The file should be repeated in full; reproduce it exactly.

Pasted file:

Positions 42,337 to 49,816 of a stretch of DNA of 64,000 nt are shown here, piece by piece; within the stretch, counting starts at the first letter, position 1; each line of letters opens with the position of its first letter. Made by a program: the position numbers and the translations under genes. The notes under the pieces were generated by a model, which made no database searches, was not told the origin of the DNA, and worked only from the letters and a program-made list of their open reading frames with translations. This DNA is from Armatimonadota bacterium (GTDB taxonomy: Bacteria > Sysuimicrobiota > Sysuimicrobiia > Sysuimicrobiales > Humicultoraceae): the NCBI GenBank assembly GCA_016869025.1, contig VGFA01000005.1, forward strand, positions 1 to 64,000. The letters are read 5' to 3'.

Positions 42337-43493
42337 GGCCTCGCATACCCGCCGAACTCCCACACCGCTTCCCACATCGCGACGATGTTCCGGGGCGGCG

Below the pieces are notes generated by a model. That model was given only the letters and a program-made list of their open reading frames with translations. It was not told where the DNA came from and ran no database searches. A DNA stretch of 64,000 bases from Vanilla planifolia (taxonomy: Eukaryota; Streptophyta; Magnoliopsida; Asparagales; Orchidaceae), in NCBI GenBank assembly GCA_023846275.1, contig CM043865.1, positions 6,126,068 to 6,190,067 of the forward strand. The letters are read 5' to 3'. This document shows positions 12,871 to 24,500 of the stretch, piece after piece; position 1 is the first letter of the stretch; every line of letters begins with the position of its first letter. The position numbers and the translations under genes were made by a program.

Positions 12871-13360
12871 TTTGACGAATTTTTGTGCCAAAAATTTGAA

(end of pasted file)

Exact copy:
Positions 42,337 to 49,816 of a stretch of DNA of 64,000 nt are shown here, piece by piece; within the stretch, counting starts at the first letter, position 1; each line of letters opens with the position of its first letter. Made by a program: the position numbers and the translations under genes. The notes under the pieces were generated by a model, which made no database searches, was not told the origin of the DNA, and worked only from the letters and a program-made list of their open reading frames with translations. This DNA is from Armatimonadota bacterium (GTDB taxonomy: Bacteria > Sysuimicrobiota > Sysuimicrobiia > Sysuimicrobiales > Humicultoraceae): the NCBI GenBank assembly GCA_016869025.1, contig VGFA01000005.1, forward strand, positions 1 to 64,000. The letters are read 5' to 3'.

Positions 42337-43493
42337 GGCCTCGCATACCCGCCGAACTCCCACACCGCTTCCCACATCGCGACGATGTTCCGGGGCGGCG

Below the pieces are notes generated by a model. That model was given only the letters and a program-made list of their open reading frames with translations. It was not told where the DNA came from and ran no database searches. A DNA stretch of 64,000 bases from Vanilla planifolia (taxonomy: Eukaryota; Streptophyta; Magnoliopsida; Asparagales; Orchidaceae), in NCBI GenBank assembly GCA_023846275.1, contig CM043865.1, positions 6,126,068 to 6,190,067 of the forward strand. The letters are read 5' to 3'. This document shows positions 12,871 to 24,500 of the stretch, piece after piece; position 1 is the first letter of the stretch; every line of letters begins with the position of its first letter. The position numbers and the translations under genes were made by a program.

Positions 12871-13360
12871 TTTGACGAATTTTTGTGCCAAAAATTTGAA